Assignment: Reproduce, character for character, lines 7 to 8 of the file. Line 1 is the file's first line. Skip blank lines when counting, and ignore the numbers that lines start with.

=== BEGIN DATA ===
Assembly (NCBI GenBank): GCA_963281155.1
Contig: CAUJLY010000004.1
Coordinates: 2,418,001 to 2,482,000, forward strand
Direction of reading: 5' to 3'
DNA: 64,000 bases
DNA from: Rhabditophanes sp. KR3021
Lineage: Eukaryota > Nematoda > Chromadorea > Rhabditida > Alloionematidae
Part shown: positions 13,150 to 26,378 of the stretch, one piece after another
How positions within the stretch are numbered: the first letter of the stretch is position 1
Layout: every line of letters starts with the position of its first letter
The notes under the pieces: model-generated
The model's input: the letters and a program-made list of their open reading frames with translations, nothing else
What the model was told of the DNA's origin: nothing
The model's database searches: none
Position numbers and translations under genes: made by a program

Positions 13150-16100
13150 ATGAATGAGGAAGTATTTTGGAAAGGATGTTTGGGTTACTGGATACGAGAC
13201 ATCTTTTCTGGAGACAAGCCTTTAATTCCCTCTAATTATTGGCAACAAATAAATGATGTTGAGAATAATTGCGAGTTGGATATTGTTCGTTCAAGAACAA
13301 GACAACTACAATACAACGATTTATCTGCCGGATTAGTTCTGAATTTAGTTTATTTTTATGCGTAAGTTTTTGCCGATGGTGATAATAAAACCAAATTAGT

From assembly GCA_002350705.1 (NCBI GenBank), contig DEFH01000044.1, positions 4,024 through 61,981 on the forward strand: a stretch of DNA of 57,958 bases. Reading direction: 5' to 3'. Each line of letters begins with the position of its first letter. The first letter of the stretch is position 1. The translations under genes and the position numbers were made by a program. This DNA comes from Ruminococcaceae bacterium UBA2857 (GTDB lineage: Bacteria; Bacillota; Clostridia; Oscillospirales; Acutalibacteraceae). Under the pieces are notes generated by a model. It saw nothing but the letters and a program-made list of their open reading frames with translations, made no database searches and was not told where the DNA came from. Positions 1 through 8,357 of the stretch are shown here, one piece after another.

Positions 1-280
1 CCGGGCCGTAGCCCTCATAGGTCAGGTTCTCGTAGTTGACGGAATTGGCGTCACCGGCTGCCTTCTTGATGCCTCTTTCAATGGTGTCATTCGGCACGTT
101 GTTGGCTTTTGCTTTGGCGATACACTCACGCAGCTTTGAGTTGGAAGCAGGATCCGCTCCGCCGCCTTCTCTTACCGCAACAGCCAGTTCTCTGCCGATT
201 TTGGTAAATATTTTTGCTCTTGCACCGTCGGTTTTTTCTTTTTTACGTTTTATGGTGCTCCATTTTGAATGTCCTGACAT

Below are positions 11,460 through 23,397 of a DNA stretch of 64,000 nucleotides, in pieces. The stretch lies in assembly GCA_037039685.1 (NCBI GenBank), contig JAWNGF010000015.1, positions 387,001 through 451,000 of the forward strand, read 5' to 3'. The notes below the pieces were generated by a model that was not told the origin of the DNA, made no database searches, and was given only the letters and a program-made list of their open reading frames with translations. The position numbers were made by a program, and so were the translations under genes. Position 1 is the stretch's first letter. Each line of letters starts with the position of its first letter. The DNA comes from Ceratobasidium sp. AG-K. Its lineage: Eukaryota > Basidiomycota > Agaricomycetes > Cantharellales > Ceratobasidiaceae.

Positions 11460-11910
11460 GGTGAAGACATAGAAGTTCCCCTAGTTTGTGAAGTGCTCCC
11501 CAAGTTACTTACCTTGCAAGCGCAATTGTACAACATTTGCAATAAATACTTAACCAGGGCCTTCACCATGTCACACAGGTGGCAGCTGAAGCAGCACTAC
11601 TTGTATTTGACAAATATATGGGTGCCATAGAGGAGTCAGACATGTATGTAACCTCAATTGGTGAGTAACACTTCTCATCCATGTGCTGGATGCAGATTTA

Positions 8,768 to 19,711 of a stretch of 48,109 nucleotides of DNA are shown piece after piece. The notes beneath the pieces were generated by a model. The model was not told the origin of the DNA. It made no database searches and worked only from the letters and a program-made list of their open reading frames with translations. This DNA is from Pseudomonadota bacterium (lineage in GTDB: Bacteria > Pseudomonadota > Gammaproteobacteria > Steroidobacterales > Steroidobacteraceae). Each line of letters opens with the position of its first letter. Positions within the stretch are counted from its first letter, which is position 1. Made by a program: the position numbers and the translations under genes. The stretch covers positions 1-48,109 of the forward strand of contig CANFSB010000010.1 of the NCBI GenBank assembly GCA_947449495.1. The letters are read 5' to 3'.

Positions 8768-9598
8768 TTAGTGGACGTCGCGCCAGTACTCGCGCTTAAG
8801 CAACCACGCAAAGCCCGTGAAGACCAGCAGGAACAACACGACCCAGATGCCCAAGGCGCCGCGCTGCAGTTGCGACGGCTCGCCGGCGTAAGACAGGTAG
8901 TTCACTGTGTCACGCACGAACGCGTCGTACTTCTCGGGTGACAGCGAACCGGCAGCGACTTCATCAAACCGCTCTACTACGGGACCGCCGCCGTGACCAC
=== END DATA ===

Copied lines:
Lineage: Eukaryota > Nematoda > Chromadorea > Rhabditida > Alloionematidae
Part shown: positions 13,150 to 26,378 of the stretch, one piece after another